“The idea that you could think about DNA as a kind of code was really appealing,” said Lu. “So, I switched fields and jumped into the field of synthetic biology. And it's been fun ever since trying to figure out how to program cells to do different things.”
During his early work on bacterial biosensors for the gut, Lu recognized some inherent shortcomings. While bacteria are easy to administer, said Lu, “the downside is that it's hard to get more granular detail about where you are in the gut and what’s going on in real time. You have to wait for the bacteria to come out the other end. Bacteria aren't good at communicating over long distances. So, we had to figure out how to combine these together with some other modality, and electronics made a lot of sense.”
Lu teamed up with MIT electrical engineer Anantha Chandrakasan to see what a partnership between bacteria and electronics could achieve. In 2018, this pair debuted a bioelectronic sensor that detects bleeding in the gut (6). Lu and his team engineered a bacterium to produce luminescence in response to heme, which is present in blood. They packaged these bacteria with an electronic sensor to measure the luminescence output and wirelessly transmit this information to a computer or smartphone. In tests, this bioelectronic package detected blood in pigs’ gastrointestinal tracts in near real time.
Next, Lu wanted to make a few upgrades. First of all, at more than 3 centimeters long, the original device was too big for human use. With the help of fellow engineers Rabia Yazicigil of Boston University and Giovanni Traverso of MIT, he shrunk the capsule down to less than 1.4 cm in length, smaller than a typical pill camera. In work described in a preprint, the researchers also created a multifunction sensor with different types of bacteria that report on four different markers associated with inflammatory bowel disease (7). In the future, Lu envisions a sensor with a dozen or more types of engineered bacteria to sense different chemicals in the gut for even greater precision when diagnosing and monitoring disease.
While many researchers, including Tabor and Lu, focused on markers of gut inflammation, this certainly isn’t the only application. Jeff Hasty’s team at the University of California, San Diego showed in a preprint that engineered bacteria also detect colorectal cancer in mice (8).
Platt said that unraveling the mystery of what’s happening in the gut is likely important for a slew of diseases. “There's so much we don't know about the human intestine, but we know that it's really, really, important. It's connected to all sorts of diseases from diabetes to inflammatory bowel disease. It can even change your behavior.”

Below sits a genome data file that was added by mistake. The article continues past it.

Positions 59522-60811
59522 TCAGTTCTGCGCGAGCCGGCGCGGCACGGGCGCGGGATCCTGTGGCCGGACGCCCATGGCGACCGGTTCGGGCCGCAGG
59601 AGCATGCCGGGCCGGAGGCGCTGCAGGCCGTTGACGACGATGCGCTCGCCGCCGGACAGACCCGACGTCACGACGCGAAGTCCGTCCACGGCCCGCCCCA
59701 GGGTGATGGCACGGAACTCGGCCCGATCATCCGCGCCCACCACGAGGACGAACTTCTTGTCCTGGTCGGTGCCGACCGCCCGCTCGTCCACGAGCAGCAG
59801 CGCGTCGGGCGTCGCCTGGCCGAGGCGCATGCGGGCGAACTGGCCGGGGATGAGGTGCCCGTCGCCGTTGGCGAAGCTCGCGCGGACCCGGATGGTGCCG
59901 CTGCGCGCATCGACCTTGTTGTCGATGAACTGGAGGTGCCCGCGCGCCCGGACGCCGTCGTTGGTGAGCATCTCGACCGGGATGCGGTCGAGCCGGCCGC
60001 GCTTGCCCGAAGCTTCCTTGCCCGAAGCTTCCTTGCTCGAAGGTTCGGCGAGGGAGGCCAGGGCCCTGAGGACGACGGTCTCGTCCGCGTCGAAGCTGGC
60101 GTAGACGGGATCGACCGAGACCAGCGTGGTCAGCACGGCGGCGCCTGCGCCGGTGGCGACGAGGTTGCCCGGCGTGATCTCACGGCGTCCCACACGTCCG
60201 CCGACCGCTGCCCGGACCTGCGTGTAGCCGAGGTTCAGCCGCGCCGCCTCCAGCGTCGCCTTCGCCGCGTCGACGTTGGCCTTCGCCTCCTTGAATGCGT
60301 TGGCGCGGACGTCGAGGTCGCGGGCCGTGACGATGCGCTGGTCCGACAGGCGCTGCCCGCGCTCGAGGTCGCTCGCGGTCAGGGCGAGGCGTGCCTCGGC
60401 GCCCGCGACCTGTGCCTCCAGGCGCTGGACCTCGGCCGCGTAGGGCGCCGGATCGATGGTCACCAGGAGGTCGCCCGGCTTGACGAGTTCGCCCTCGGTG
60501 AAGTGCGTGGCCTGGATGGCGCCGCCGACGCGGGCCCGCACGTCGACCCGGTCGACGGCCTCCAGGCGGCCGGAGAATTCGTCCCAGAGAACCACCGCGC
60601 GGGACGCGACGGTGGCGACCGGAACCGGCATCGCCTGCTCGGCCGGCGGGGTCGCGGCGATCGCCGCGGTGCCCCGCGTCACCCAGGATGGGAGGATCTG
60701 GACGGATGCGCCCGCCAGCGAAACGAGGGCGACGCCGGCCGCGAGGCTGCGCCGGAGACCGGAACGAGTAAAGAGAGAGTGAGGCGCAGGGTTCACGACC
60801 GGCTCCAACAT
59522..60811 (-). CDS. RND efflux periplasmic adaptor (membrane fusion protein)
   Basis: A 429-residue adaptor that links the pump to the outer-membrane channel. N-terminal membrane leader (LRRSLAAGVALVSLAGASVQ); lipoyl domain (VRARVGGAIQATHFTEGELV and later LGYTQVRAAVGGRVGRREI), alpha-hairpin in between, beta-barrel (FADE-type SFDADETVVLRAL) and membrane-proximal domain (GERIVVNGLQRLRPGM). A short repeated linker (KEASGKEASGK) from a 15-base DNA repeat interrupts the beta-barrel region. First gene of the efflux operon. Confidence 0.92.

Whether packaged in hydrogels or working in concert with miniature electronics, whether sensing one environmental factor or many, scientists hope that their approaches will not only enable us to understand gut processes more fully, but also provide diagnostics and monitoring to help inform management of life altering diseases.
- Tanna, T., Ramachanderan, R. & Platt, R. J. Engineered bacteria to report gut function: technologies and implementation. Current Opinion in Microbiology 59, 24–33 (2021).
- Kotula, J. W. et al. Programmable bacteria detect and record an environmental signal in the mammalian gut. Proc Natl Acad Sci U S A 111, 4838–4843 (2014).
- Daeffler, K. N.-M. et al. Engineering bacterial thiosulfate and tetrathionate sensors for detecting gut inflammation. Mol Syst Biol 13, 923 (2017).
- Schmidt, F., Cherepkova, M. Y. & Platt, R. J. Transcriptional recording by CRISPR spacer acquisition from RNA. Nature 562, 380–385 (2018).
- Schmidt, F. et al. Noninvasive assessment of gut function using transcriptional recording sentinel cells. Science 376, eabm6038 (2022).
- Mimee, M. et al. An ingestible bacterial-electronic system to monitor gastrointestinal health. Science 360, 915–918 (2018).
- Inda, M. E. et al. Ingestible capsule for detecting labile inflammatory biomarkers in situ. 2022.02.16.480562 Preprint at https://doi.org/10.1101/2022.02.16.480562 (2022)
- Cooper, R. M. et al. Engineered bacteria detect tumor DNA. 2021.09.10.459858 Preprint at https://doi.org/10.1101/2021.09.10.459858 (2022)